In junior year, my English teacher asked me a question after reading my story: “why do you only write about white people?”
When I was younger, I read the typical books of my generation: “Harry Potter,” “Narnia,” “Percy Jackson,” etc. I grew up with characters that didn’t look like me and never thought twice about it. As I grew older and moved onto the works of Hemingway and Salinger, I had already unconsciously equated being white to the blank slate in literature.
Last year, I read Toni Morrison for the first time and was completely blown away. Immediately after finishing “Sula,” I went onto Goodreads to rate it a shining five stars. While scrolling through the comments, expecting most people to rave about Toni Morrison, one stood out to me. Roughly paraphrased, the commenter kindly pointed out the “problem” with Morrison’s works to be that she only wrote about black people, and to truly be a great writer, she needed to confront her fear of writing about white people. In an early interview with Toni Morrison, one of the questions posed to her was, “will you ever write about white people?”
For the interviewer and the Goodread user, the Western canon seems to be synonymous with the idea of universality: Shakespeare is universal; Toni Morrison is not. The history of Western literature brings forth a history of privilege and forgets that of oppression. The idea of universality is a powerful and important one in storytelling, but often defaults to exclude marginalized persons within “universal” stories.
The art we choose to elevate is reflective of the times we are in. It is then not surprising that the canonical works mostly deal with middle-class, white, American males. And while no story is inherently strong because of its subject matter, it is telling that when describing a book about white families, we would simply say it is a story about a family. We’ve grown so accustomed to the elevation of stories of the privileged that we think these stories are what defines art, instead of realizing that our conception of art has been construed by the works past academics have elevated.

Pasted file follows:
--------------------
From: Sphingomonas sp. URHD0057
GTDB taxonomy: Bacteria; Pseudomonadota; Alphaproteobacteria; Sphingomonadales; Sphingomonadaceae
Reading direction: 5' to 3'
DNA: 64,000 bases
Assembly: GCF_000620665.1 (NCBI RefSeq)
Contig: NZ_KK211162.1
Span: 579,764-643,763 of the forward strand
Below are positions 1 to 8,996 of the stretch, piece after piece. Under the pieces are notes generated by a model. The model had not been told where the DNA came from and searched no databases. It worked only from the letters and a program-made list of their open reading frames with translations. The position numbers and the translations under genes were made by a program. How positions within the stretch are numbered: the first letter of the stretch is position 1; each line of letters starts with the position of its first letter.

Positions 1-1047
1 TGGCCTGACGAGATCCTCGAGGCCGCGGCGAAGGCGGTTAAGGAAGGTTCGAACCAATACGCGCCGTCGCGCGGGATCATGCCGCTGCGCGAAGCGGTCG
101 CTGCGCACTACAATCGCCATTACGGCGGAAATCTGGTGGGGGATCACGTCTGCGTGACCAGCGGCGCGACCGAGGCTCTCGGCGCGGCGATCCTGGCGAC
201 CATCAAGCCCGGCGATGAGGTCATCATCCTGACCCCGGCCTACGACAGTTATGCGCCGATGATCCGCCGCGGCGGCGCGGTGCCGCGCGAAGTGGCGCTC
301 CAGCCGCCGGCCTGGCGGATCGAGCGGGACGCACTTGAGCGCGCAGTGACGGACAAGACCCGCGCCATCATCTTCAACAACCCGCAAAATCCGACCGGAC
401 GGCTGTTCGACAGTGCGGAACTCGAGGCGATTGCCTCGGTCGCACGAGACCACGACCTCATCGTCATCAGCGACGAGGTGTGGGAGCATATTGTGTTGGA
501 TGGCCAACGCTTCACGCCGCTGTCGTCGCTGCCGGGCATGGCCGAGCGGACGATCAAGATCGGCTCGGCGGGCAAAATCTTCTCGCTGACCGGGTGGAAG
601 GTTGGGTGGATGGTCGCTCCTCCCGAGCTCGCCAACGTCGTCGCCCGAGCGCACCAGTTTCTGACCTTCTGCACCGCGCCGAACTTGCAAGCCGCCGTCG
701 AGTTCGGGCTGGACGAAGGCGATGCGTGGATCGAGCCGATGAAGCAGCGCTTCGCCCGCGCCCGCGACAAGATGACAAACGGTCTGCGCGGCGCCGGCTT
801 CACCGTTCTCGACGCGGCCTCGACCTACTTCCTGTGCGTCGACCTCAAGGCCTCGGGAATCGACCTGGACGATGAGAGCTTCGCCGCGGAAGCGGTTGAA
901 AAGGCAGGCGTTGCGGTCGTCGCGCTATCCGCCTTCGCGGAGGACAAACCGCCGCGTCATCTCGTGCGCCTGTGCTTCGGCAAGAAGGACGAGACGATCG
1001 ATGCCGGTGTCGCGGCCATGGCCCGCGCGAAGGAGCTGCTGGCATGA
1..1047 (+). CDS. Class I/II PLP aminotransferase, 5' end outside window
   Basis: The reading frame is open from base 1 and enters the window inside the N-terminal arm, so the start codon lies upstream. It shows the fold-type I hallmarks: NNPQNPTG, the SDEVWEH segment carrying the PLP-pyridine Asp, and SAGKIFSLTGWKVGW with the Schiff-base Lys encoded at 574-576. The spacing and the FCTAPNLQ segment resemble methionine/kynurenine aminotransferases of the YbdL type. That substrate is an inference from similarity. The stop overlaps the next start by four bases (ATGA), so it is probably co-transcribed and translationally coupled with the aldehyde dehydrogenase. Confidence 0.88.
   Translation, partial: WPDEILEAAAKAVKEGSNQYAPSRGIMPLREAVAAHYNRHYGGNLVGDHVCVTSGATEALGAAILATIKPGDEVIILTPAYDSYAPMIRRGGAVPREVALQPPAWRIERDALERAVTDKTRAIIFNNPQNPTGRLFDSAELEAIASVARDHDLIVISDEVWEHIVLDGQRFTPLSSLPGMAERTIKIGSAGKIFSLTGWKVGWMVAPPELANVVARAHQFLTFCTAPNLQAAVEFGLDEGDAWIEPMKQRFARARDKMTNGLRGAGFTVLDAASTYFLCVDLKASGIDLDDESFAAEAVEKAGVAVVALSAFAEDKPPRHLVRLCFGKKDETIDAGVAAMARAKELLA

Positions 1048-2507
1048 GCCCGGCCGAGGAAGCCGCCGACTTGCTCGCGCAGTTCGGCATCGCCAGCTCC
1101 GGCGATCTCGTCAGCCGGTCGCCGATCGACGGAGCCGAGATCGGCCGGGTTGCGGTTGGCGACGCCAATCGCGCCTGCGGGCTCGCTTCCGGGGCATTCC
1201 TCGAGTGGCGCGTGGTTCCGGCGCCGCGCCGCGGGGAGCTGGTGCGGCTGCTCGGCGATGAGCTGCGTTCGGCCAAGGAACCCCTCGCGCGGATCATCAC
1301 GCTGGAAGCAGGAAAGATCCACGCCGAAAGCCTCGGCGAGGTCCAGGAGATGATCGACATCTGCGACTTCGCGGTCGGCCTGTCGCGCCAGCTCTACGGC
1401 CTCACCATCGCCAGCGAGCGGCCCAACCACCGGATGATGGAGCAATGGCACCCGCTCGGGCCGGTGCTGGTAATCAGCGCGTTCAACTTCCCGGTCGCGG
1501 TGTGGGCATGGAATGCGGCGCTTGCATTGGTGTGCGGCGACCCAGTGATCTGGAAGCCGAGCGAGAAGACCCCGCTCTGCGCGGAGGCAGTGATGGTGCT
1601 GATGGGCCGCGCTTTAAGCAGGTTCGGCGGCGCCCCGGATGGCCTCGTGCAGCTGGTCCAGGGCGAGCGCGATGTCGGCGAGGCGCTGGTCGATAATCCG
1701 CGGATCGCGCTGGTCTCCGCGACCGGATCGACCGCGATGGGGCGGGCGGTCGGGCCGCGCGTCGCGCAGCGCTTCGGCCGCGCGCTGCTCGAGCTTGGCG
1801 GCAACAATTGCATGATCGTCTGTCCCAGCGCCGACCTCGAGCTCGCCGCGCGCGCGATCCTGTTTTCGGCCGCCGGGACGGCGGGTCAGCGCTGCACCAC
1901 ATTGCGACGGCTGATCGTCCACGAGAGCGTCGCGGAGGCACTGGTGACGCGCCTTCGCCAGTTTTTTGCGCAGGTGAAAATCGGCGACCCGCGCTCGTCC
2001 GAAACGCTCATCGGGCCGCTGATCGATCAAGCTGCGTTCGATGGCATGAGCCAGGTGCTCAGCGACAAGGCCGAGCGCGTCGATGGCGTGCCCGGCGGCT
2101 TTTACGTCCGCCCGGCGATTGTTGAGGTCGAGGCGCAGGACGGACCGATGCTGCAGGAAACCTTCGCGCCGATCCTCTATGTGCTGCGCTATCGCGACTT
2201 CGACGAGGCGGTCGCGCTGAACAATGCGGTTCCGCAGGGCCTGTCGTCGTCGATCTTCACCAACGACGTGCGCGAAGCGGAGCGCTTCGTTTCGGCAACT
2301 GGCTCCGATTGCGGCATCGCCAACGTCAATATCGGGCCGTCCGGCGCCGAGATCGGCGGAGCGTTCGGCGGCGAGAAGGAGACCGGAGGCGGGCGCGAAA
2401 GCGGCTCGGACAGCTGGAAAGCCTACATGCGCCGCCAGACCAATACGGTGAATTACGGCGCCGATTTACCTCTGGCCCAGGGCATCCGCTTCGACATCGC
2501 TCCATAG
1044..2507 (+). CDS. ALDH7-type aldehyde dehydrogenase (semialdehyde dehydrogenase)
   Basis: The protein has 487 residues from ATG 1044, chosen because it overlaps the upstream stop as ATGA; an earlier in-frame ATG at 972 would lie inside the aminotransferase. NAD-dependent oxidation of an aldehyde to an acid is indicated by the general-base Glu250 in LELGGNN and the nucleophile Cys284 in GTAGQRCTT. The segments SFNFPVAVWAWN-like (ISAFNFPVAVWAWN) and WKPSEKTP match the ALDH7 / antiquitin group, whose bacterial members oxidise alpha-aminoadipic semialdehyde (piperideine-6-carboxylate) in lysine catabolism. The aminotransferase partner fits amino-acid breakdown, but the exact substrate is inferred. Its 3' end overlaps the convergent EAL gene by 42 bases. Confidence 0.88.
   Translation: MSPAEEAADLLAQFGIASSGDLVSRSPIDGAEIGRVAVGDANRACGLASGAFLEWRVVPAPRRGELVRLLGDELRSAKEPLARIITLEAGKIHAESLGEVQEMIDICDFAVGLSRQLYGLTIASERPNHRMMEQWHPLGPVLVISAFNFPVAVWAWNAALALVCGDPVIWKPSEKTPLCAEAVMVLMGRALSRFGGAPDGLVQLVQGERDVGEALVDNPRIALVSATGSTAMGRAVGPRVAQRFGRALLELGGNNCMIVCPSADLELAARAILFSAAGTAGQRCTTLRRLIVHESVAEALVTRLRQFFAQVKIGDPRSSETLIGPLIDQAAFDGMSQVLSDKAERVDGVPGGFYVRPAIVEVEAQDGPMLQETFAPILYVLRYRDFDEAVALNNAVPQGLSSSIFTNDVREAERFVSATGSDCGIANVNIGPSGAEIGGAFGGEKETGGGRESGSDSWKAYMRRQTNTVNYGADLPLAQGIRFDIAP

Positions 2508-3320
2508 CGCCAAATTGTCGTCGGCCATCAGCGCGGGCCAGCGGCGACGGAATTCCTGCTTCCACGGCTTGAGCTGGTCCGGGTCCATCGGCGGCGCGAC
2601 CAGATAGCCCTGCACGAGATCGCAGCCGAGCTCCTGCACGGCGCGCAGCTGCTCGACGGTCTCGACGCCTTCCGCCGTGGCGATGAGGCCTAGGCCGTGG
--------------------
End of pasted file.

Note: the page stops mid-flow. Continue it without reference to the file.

As poet Ocean Vuong writes, “They will tell you that to be political is to be merely angry, and therefore artless, depthless, ‘raw,’ and empty. They will speak of the political with embarrassment, as if speaking of Santa Claus or the Easter Bunny.” And, “They will tell you that great writing ‘breaks free’ from the political, thereby ‘transcending’ the barriers of difference, uniting people toward universal truths.”
The first story I wrote after talking to my teacher was about a Chinese-American girl. I used Chinese words as dialogue along with English. I intertwined Chinese mythology with the plot. Once I had finished, I couldn’t explain the sinking feeling I felt. The story felt lesser than all my others. I felt lesser to have written the story because it was focused on ethnicity, on race, on culture and tradition. I was ashamed that I couldn’t escape the bounds of living in a non-white body to explore more universal issues like love or loss. Instead, I had written Chinese love and Chinese loss.
All this is not to accuse Shakespeare or Hemingway, not to undermine their influence or not acknowledge their craft; they were men of their time after all. It is instead a call to diversify the literature and art we consume, to create space to accommodate not only the canonical works, but also the ones whose voices have been traditionally put aside. To represent marginalized groups in art and literature is to show us that we are human.
Now, as I look to modern-day writers like Toni Morrison and Ocean Vuong, I realize that they have created their own space, and I am inspired to do so myself. While I still grapple with understanding the place of the “Western canon,” I know that Chinese loss is still loss, and stories both about and by marginalized authors are worthy of telling, of passing on and of being canonized.
For more hot takes on books, movies and TV shows, contact Emma K Wang at ekwang ‘at’ stanford.edu.